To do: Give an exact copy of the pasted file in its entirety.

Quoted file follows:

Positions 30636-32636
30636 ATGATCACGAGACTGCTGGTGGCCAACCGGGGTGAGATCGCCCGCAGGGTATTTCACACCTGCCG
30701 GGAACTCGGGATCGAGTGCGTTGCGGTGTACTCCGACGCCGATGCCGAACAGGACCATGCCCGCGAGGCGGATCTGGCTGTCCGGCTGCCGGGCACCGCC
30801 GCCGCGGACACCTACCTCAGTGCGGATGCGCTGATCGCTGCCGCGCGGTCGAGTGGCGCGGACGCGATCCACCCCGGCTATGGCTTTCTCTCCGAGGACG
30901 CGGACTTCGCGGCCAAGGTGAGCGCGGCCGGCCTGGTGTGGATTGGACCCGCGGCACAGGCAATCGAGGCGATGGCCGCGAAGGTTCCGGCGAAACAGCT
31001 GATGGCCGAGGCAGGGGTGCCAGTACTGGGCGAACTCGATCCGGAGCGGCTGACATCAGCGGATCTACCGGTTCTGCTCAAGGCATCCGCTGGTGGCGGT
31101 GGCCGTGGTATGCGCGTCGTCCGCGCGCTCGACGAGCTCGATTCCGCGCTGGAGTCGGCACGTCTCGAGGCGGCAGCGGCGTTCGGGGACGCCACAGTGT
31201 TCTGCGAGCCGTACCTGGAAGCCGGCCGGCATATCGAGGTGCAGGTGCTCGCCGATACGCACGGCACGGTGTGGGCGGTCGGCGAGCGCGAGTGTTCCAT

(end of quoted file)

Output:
Positions 30636-32636
30636 ATGATCACGAGACTGCTGGTGGCCAACCGGGGTGAGATCGCCCGCAGGGTATTTCACACCTGCCG
30701 GGAACTCGGGATCGAGTGCGTTGCGGTGTACTCCGACGCCGATGCCGAACAGGACCATGCCCGCGAGGCGGATCTGGCTGTCCGGCTGCCGGGCACCGCC
30801 GCCGCGGACACCTACCTCAGTGCGGATGCGCTGATCGCTGCCGCGCGGTCGAGTGGCGCGGACGCGATCCACCCCGGCTATGGCTTTCTCTCCGAGGACG
30901 CGGACTTCGCGGCCAAGGTGAGCGCGGCCGGCCTGGTGTGGATTGGACCCGCGGCACAGGCAATCGAGGCGATGGCCGCGAAGGTTCCGGCGAAACAGCT
31001 GATGGCCGAGGCAGGGGTGCCAGTACTGGGCGAACTCGATCCGGAGCGGCTGACATCAGCGGATCTACCGGTTCTGCTCAAGGCATCCGCTGGTGGCGGT
31101 GGCCGTGGTATGCGCGTCGTCCGCGCGCTCGACGAGCTCGATTCCGCGCTGGAGTCGGCACGTCTCGAGGCGGCAGCGGCGTTCGGGGACGCCACAGTGT
31201 TCTGCGAGCCGTACCTGGAAGCCGGCCGGCATATCGAGGTGCAGGTGCTCGCCGATACGCACGGCACGGTGTGGGCGGTCGGCGAGCGCGAGTGTTCCAT